Saturday, August 13, 2011
For Now, For Always by Marianne K. Martin
Publisher: Bywater Books
What would you give up to save your family? Would you give up college and a career? Would you give up a chance at a decent job and live on public assistance? Would you give up love?
Renee Parker never stopped to think about her choices. She was seventeen, her stepfather had committed suicide because he couldn't take care of the family, and her mother was sent to prison for embezzlement. Someone had to take care of her four younger sisters and brothers and she was obviously that person. She's been handling the responsibilities and it hasn't been easy. Renee is trying to provide stability in the children's lives, go to school, and work a job.
Then there's the social worker assigned to their case, Millie Gordon. Gordon's years of experience tell her that Renee can't do the job and her personal prejudice against Renee's lesbianism confirms that the young woman shouldn't be given the chance to influence the children's lives. Fortunately, through numerous hearings, the skill of Renee's lawyer has kept the family intact, but each case gets harder.
The youngest child, Rory, has developed epilepsy, and his attacks are becoming more frequent. One of these attacks brings nurse Olivia Dumont into their lives. Olivia's love for children draws her into the family where she discovers a different kind of love for Renee. Finally, Renee has found someone who can and wants to help her with the many responsibilities she has, but not if Millie Gordon has her way. When everything else fails, Gordon will use the women's relationship as an attack on the family and Renee has to make some serious decisions. She has always promised the children she would be with them "for now, for always," but she may have to break the law to do it and leave Olivia behind as a consequence.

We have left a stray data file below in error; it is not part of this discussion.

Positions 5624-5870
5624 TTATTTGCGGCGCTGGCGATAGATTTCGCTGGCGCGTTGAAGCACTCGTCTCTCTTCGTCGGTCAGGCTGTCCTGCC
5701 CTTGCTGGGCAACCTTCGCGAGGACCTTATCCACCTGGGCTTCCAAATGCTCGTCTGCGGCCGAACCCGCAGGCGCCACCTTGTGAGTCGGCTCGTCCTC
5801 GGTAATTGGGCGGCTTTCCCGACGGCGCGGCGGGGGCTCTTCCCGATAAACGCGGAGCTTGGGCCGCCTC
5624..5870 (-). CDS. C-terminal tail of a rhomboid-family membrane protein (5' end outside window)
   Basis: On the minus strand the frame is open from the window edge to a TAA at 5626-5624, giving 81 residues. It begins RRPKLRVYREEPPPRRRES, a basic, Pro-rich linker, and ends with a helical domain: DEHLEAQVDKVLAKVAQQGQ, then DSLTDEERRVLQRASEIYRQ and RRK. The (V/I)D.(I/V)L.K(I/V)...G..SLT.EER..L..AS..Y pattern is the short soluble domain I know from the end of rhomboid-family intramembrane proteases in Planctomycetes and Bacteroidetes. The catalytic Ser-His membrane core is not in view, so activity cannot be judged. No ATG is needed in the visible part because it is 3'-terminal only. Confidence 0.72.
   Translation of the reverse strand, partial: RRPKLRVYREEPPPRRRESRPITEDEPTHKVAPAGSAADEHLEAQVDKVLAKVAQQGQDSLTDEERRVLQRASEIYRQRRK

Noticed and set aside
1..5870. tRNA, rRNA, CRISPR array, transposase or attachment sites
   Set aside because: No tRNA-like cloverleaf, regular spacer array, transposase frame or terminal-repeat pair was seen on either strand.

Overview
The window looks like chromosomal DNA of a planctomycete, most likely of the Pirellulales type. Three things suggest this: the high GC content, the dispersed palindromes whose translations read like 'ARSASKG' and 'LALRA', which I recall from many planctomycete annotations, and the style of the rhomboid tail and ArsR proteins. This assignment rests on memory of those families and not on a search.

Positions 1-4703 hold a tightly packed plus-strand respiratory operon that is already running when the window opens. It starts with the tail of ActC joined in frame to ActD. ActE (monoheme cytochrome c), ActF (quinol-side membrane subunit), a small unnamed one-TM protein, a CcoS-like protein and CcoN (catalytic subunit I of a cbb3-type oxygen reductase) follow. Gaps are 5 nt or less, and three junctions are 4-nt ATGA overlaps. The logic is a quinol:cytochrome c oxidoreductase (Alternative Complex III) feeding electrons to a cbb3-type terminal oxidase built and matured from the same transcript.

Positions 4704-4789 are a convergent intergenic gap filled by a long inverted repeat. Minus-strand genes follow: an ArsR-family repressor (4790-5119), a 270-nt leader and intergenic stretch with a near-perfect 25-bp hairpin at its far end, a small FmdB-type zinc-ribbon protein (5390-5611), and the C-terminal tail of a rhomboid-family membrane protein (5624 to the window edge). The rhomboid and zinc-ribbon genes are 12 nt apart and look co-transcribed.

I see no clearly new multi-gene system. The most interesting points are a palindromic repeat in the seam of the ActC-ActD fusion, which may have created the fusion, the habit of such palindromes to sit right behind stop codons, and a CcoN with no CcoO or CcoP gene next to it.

Marianne Martin is one of the true wordsmiths of lesbian literature. She uses rich vocabulary to paint the images in her stories, both characters and settings. For Now, For Always is another of her books that gives the reader much to think about. The nature of family duty is explored as Renee tries to do what's right for her siblings and deal with the anger she feels at her parents for leaving them in this situation. The role of the court in family issues is also scrutinized, especially in how a dedicated, but misguided, social worker can try to misuse the system.
Anyone reading the book has to feel the frustration and absolute fear that radiate from Renee as she tries to cope with all of this and the yearning she feels for the love and support that Olivia can give her, but which she is terrified to take. This is the type of story that makes you want to take up a sword and sign petitions. Another well told, engrossing, intricate story told by an author who isn't afraid to step outside of the constraints of traditional formulas. For Now, For Always is definitely a book to be placed in your "to be read" pile.